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See original Q&A about grep not accepting netcat output on stderr at a prior StackExchange post.

Concise answer. I like it. Why does adding a tee on the end fail to produce any output?

nc -zvv localhost 3100-3200 2>&1 | grep succeeded | tee test.txt

Using only tee works. Using only grep works. Chaining tee after grep gives no output (console or file).

Any ideas?

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  • I could not recreate your result on my system. "It works for me fine" :( Please consider adding some more details. Maybe it is system specific? My version of software answers with "open" localhost [127.0.0.1] 22 (ssh) open localhost [127.0.0.1] 21 (ftp) : Connection refused, and you seems to expect "succeeded"
    – DevilaN
    Apr 10 '20 at 7:01
  • @DevilaN When a connection is established, grep will not output anything until 1) its output buffer is full, or 2) nc terminates. The issue is with buffering, and you can turn this off by using grep --line-buffered (with grep implementations that support this non-standard option). The buffering is there for performance reasons, and happens when the output of grep is not a terminal (it's a pipe in the example in the question).
    – Kusalananda
    Apr 10 '20 at 7:17
  • @Kusalananda: Yes, but nc is running with example command from OP in under 1 second, so I thought that waiting for buffer is no issue in this case.
    – DevilaN
    Apr 10 '20 at 7:21
  • @DevilaN Do you know what service the nc is connecting to when the user in the question is using that command? I.e. what's running on the specified ports? We can assume that it is not responding with Connection refused, because the user says that there is no output.
    – Kusalananda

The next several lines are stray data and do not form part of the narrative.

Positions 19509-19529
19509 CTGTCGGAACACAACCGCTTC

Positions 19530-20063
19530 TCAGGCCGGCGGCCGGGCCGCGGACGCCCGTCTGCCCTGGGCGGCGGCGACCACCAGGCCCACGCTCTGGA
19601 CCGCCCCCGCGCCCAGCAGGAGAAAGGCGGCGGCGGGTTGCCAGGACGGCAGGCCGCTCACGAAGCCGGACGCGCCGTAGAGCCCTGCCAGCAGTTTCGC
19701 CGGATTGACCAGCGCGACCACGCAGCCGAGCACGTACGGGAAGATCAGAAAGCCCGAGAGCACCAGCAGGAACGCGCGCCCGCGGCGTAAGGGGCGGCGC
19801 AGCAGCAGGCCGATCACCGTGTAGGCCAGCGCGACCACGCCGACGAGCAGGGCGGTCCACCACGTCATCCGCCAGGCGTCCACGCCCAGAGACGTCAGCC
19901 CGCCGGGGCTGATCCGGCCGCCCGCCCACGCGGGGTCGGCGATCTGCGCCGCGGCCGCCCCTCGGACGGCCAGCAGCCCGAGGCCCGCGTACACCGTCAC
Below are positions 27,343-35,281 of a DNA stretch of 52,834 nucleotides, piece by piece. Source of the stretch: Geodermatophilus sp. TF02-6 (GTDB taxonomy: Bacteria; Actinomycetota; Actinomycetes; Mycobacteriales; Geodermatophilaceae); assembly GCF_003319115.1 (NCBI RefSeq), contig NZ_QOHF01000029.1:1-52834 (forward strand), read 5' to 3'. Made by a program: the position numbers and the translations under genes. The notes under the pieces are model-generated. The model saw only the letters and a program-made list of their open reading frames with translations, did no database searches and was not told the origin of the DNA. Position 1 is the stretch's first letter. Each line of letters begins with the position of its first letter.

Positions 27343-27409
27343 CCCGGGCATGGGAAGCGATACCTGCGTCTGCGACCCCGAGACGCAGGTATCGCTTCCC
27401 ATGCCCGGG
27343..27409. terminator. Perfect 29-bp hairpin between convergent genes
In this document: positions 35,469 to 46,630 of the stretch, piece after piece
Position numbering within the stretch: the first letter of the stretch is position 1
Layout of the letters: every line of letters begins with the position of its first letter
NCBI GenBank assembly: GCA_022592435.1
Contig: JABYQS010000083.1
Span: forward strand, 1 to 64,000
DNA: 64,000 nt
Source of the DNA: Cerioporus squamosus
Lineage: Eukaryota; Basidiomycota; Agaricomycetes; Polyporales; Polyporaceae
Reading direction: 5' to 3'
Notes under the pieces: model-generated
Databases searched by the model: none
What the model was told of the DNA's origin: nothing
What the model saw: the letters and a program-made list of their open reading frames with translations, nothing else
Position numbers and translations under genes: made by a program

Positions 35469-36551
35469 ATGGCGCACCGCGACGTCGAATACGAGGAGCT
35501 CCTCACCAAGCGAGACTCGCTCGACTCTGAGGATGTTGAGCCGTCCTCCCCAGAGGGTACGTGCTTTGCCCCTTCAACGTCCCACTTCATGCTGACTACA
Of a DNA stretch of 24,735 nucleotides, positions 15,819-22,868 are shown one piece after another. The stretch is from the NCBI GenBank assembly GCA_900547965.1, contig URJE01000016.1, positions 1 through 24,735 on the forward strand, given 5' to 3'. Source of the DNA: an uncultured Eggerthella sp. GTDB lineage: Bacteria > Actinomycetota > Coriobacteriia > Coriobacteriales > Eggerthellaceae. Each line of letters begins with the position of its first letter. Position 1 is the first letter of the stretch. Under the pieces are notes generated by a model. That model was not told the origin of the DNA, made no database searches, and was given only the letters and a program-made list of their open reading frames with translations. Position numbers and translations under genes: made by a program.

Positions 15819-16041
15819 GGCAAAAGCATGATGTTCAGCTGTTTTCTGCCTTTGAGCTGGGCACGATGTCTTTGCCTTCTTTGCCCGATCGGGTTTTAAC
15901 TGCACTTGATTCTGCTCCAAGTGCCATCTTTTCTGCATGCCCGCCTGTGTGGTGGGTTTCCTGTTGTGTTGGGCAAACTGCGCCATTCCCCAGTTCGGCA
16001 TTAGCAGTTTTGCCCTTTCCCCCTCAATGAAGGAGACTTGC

Apr 10 '20 at 7:24
  • @Kusalananda: I thought that nc -zvv is not waiting for any service output but only connects to find out whether there is port open. To think of now, there might be some app, that is not doing accept() right away and this might be a reason for long scan, but this seems to be very unusual situation (but not impossible).
    – DevilaN
    Apr 10 '20 at 7:32
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DevilaN, Kusalananda,

Thank you. It was a combination of my impatience and grep and nc behavior. Using the command below on my Raspberry Pi,

nc -nvw1 127.0.0.1 1-65535 2>&1 | grep succeeded | tee test.txt

All the ports were scanned, ~then~ the console printed out 6 open ports. When I used the --line-buffered option, the command behaved as I expected (printing as they were found).

Also, the buffering behavior of grep apparently happens only when piped into tee. When tee is not used and the --line-buffered is not used, grep still prints out the open ports as found.

Without the -w1 option, the first open port is printed on the console by grep, but then the output hangs - actually it's the output of nc that hangs in this case.

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    grep buffers as soon as its output is not written to a terminal. The fact that it is tee after the pipe is irrelevant, it's the fact that the output is piped that matters.
    – Kusalananda
    Apr 11 '20 at 23:44

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